Most cycling clubs have regular rides that you can attend. There will probably be designated slower and faster days as well as recovery rides. My club also has women only rides, men can attend as long as they abide by the rules regarding speed and acceptable behaviour.
By asking the right questions you can find out how fast and how far the cyclists are planning on going, so you’ll be able to pick the rides that you’re ready for and ones to challenge where you’re at.
Never rolled a turn? Don’t know what that even means? Lights, reflective gear, safe stopping distances, calling of hazards, signalling… all these things are important to make sure that you return from your rides in one piece. Riding in a group is going to be a lot safer than hitting the roads solo, particularly at odd hours of the day.
Instant friends guys! There will be social festivities galore as your cycling club pals morph into the long lost family you never had. Weekends away and training camps have been the highlights for me. Then comes the racing.
Basically picture a carnival atmosphere that starts as the sun comes up, with cyclists and volunteers eager to see what the day’s competition will be like. Down at our crits the event is run like a well-oiled machine, with a coffee van and plenty of excitement for the spectators. It’s up to you how involved you choose to become, and how intertwined with a new social circle you wish to be, but the passion and enthusiasm is infectious.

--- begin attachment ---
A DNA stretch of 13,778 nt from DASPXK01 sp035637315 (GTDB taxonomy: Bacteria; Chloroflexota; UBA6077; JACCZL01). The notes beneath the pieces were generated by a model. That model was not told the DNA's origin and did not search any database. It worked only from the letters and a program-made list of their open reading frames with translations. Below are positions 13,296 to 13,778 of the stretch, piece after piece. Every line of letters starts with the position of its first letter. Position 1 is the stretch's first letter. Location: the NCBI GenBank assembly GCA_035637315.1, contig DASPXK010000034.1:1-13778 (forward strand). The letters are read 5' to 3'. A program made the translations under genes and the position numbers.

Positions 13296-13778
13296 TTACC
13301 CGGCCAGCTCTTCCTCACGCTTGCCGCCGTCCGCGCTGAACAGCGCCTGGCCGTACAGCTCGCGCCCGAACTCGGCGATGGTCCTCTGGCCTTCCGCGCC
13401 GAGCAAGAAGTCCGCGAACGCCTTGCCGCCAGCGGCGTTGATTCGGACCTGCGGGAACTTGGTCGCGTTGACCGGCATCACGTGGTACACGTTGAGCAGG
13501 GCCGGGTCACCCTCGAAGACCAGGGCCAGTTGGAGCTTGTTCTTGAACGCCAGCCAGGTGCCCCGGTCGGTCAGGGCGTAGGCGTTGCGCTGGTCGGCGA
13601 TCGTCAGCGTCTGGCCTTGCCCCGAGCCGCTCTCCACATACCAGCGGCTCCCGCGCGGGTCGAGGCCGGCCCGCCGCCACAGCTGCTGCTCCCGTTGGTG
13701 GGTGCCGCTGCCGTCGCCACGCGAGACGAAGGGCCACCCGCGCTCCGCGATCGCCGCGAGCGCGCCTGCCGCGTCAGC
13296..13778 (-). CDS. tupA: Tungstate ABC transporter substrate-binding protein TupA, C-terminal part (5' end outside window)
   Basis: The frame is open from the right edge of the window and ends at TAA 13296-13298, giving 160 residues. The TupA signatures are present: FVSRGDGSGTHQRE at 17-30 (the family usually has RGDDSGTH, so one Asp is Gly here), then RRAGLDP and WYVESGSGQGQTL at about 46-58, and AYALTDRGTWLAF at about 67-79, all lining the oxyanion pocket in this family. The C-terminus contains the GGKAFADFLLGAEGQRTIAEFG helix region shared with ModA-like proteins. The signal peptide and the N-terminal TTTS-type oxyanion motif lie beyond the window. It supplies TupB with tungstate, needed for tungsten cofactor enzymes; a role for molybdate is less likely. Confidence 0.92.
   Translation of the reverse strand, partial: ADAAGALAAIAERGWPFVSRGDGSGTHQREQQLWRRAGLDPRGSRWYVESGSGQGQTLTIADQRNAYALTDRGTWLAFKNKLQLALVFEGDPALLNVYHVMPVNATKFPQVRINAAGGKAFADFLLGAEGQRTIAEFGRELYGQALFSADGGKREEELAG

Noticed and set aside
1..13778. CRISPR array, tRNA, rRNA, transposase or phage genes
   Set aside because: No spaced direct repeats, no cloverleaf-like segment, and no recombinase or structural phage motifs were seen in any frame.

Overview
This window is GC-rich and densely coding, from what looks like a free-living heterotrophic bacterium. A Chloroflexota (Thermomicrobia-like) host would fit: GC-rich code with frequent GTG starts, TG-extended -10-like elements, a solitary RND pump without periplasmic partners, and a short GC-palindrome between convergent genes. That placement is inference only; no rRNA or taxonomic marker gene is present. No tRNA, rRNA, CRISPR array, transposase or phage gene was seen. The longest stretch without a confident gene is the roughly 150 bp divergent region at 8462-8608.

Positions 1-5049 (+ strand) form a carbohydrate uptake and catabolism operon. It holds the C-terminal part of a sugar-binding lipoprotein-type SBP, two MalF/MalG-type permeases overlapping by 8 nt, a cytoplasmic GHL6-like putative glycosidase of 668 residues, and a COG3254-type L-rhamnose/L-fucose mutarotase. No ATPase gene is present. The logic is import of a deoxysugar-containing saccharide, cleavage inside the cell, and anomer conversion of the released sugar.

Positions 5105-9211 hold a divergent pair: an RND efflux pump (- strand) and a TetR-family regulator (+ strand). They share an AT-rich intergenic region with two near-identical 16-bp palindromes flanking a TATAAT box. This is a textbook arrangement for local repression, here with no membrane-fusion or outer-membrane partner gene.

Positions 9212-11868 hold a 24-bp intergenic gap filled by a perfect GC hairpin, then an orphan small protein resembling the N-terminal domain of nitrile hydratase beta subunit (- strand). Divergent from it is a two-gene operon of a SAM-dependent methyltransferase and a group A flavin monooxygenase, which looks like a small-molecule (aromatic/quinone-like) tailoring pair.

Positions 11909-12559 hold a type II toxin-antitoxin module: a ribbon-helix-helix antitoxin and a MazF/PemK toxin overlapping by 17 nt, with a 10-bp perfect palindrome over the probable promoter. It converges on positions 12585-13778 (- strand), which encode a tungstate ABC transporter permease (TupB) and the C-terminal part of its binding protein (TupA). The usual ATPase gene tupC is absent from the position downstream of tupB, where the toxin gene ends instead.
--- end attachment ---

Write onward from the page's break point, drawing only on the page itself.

LIFE OUTSIDE CYCLING
Cyclists are well known for being an obsessive bunch with strange rituals (leg shaving, rearranging café furniture, talking about riding all the time), but there’s no reason why this sport will have to tear you away from your old life.
Most cycling clubs will run family-friendly and social events, where you can introduce your loved ones to your new passion. You might only be able to make it to a ride every so often, but a good cycling club stays in touch via social media, newsletters and by post to keep you up to date with what’s happening.
You’re not likely to become Cadel Evans or Marianne Vos overnight, so if you’re doing something NQR expect to be told. Other riders will probably yell at you if you, but there’s a good chance the yelling is more due to the wind… don’t take it personally. Riders want to be heard, they also don’t fancy road rash.
I was ‘informed’ plenty of that I wasn’t rolling turns properly, basically at the wrong speed for the group (go-go-gadget-legs). I remember being told one morning that I couldn’t participate in the ride and would have to follow behind as I wasn’t wearing the right club kit (it had been ordered but hadn’t arrived yet). That was more of a safety issues but it’s not about what you say to the newbies, it’s how you say it.
Club members should be careful as it doesn’t take many harsh comments to turn scare someone away. There are times when it won’t be all sunshine, puppies and rainbows at your new club. For example, sometimes you will end up riding in unexpectedly poor weather… dirt in your eyes and soggy knicks make for unhappy riders.
SO WHAT NOW?
Get on Google, ask around, and make some calls. There are many club options available, particularly if you live in a capital city. Every club has a slightly different atmosphere and many specialise in a particular discipline.
The thing they have in common is that they will provide members with a non-intimidating, all-inclusive, friendly cycling environment for people of all ages and abilities. A good cycling club can add so much to your cycling experience. It’s the perfect way to improve your cycling skills while sharing the pain and passion for rolling on two wheels. If you’re thinking of joining then you should, you have nothing to loose... except your leg hair.